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The Kansas tax subsidy law that gave millions to Panasonic and Integra projects is ending

 Cranes surround an electric vehicle battery plant that's under construction in De Soto.
Dylan Lysen
Kansas News Service
Construction crews continue building the Panasonic electrical vehicle battery plant in De Soto. The $4 billion factory is expected to begin operation in early 2025.

Since the beginning of last year, a Kansas tax subsidy law known as APEX has allowed the state to use incentives to lure big companies like Panasonic and Integra. But the law may not be extended any longer, putting big development deals in jeopardy.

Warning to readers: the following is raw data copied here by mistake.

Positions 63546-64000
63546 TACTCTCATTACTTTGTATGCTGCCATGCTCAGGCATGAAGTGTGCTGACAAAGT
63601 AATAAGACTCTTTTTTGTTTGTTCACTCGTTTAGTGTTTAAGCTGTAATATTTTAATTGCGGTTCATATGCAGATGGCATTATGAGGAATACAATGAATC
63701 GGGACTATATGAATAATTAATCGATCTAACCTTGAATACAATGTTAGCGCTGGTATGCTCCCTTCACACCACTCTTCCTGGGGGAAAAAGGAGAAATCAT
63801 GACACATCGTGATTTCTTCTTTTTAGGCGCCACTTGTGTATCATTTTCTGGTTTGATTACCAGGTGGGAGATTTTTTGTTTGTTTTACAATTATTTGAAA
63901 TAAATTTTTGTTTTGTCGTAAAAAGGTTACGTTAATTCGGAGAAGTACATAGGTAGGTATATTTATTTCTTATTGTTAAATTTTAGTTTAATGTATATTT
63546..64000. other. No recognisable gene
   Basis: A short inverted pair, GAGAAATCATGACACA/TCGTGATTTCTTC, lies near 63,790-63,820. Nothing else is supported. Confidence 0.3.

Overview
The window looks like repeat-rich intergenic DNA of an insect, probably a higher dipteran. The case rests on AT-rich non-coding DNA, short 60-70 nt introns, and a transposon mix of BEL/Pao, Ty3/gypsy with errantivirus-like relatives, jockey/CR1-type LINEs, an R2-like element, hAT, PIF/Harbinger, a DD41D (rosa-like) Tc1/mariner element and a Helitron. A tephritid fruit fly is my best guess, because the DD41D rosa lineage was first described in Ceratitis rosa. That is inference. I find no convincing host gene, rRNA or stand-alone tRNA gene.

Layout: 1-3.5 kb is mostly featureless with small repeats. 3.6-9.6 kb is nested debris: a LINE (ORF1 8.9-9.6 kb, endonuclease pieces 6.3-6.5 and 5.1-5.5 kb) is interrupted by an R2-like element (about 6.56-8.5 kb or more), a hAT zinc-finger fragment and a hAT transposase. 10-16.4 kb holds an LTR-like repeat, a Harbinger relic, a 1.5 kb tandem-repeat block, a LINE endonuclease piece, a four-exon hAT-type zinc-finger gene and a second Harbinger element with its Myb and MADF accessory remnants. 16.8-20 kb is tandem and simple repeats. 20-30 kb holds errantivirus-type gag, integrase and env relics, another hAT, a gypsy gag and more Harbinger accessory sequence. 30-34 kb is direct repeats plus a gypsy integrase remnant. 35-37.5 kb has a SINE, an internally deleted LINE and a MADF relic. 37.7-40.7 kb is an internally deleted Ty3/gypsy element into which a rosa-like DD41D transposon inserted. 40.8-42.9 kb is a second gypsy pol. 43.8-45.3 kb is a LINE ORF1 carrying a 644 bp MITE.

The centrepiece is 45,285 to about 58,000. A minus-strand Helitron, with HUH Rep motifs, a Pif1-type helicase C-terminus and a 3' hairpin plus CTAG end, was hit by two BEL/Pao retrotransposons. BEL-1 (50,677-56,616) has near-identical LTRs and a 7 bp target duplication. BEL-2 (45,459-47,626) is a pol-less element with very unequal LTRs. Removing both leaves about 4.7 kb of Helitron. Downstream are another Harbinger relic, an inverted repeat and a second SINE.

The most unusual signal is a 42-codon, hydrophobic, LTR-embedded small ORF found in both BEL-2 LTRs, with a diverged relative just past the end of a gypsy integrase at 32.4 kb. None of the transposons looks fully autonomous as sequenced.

In February of last year, Kansas Governor Laura Kelly signed APEX (Attracting Powerful Economic Expansion) into law. It allows for tax incentives to be given to for-profit companies when they select Kansas as the site of their billion-dollar megaprojects.

Through APEX, Kansas was able to secure a $4 billion Panasonic electric vehicle battery plant in De Soto and a $1.8 billion Integra semiconductor plant in Wichita. But now, it's unclear if the Kansas legislature will extend the law past its expiration date, putting the prospects of future development deals in limbo.

Dylan Lysen of the Kansas News Service says some influential conservative lawmakers are worried the state is giving away too much money for these projects.

"[These are] tax dollars that could be going to other things, and Kansas is always fighting over how to spend their money," said Lysen.

  • Dylan Lysen, political reporter with the Kansas News Service
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